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Save the newspaper!

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Newspaper Licensing Agency instigates bold plan to hasten death of newspapers.

According to a circular sent to members of the Chartered Institute of Public Relations, and seen by Press Gazette, the NLA will be introducing a new form of licence from 1 September to regulate “web aggregator services (such as Meltwater) that forward links to newspaper websites and for press cuttings agencies undertaking this type of activity”.

From January 2010, the licence charges will also apply to PR practitioners and “other organisations forwarding links to newspaper websites as part of their commercial activity”. (Press Gazette)

Jeff Jarvis comments on NLA via Twitter

Jeff Jarvis comments on NLA via Twitter

Press Gazette article

NLA Press Release

The new service, called eClipsweb, will offer a complete feed of newspapers’ online content direct to cuttings aggregators and press cuttings agencies. Powered directly from newspapers’ own content-management systems, eClipsweb will make web-based media monitoring faster and richer and provide a permanent record for PR and communications professionals.

The NLA will also extend its licensing remit to cover local and national newspapers’ web content from September, with charging taking effect from January.

David Pugh, managing director of the NLA, said: “We have two aims: to contribute to the growth of web monitoring; and to protect the rights of publishers. Research shows that 23% of newspapers’ online content never appears in print and that the internet is growing in influence as a resource for news. So it’s vital to have comprehensive monitoring coverage of newspapers’ websites – and vital that the publishers are properly rewarded for their work.”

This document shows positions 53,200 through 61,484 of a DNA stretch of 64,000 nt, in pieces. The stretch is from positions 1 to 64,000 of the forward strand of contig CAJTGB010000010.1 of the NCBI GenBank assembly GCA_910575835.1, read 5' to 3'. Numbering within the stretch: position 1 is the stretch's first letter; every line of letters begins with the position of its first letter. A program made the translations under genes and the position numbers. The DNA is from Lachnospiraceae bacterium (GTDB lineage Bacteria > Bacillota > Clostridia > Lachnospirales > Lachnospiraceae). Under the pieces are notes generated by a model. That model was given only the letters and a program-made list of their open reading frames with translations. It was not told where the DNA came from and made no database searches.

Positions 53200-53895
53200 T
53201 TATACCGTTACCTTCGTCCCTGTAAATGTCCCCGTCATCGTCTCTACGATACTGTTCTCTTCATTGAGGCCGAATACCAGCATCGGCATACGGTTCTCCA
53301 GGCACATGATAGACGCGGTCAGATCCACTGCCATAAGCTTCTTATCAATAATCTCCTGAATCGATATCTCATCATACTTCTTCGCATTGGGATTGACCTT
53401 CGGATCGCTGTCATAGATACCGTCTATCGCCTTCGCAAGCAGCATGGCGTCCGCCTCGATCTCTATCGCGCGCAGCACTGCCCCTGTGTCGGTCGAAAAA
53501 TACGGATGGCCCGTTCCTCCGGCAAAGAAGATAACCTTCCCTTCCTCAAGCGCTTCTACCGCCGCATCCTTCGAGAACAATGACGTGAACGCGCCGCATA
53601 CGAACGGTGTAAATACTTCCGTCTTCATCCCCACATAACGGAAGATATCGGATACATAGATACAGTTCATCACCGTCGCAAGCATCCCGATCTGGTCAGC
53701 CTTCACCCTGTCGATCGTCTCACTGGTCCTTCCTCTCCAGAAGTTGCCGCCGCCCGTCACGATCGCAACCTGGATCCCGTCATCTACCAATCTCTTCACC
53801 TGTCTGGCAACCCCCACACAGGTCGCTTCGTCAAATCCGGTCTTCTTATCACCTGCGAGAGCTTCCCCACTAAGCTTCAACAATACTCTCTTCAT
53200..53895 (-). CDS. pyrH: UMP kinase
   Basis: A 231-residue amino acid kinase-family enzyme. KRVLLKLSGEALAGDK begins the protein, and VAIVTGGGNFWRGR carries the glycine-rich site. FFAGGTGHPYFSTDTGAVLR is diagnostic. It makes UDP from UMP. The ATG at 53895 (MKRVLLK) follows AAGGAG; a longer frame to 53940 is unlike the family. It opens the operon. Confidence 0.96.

From September 2009, web aggregators that charge clients for their services will require a NLA licence and be charged from January 2010, The press cuttings agencies that either ‘scrape’ content themselves or buy in services from aggregators will also be licensed and charged. Client companies that receive & forward links from these commercial aggregators within their organisation will also require a licence.

David Pugh added: “We have consulted extensively across the industry – the incremental charges for web cuttings will be low and manageable. I stress this is not about individuals sharing links – we think that’s great for newspapers and promoting their websites and their readership.  What we are doing is making sure that newspapers are rewarded fairly for professional use of their web content. Source

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Mark Glaser: Ten ideas for saving newspapers

  1. Mark Glaser
    mediatwit Saving newspapers: 1. Do custom small print runs targeted to neighborhoods and interests. Not daily. 06 Jun 2009 from Tweetie
  2. Mark Glaser
    mediatwit Saving newspapers: 2. Become support for local writers, reporters and bloggers; help market them, sell their ads; decentralize operation 06 Jun 2009 from Tweetie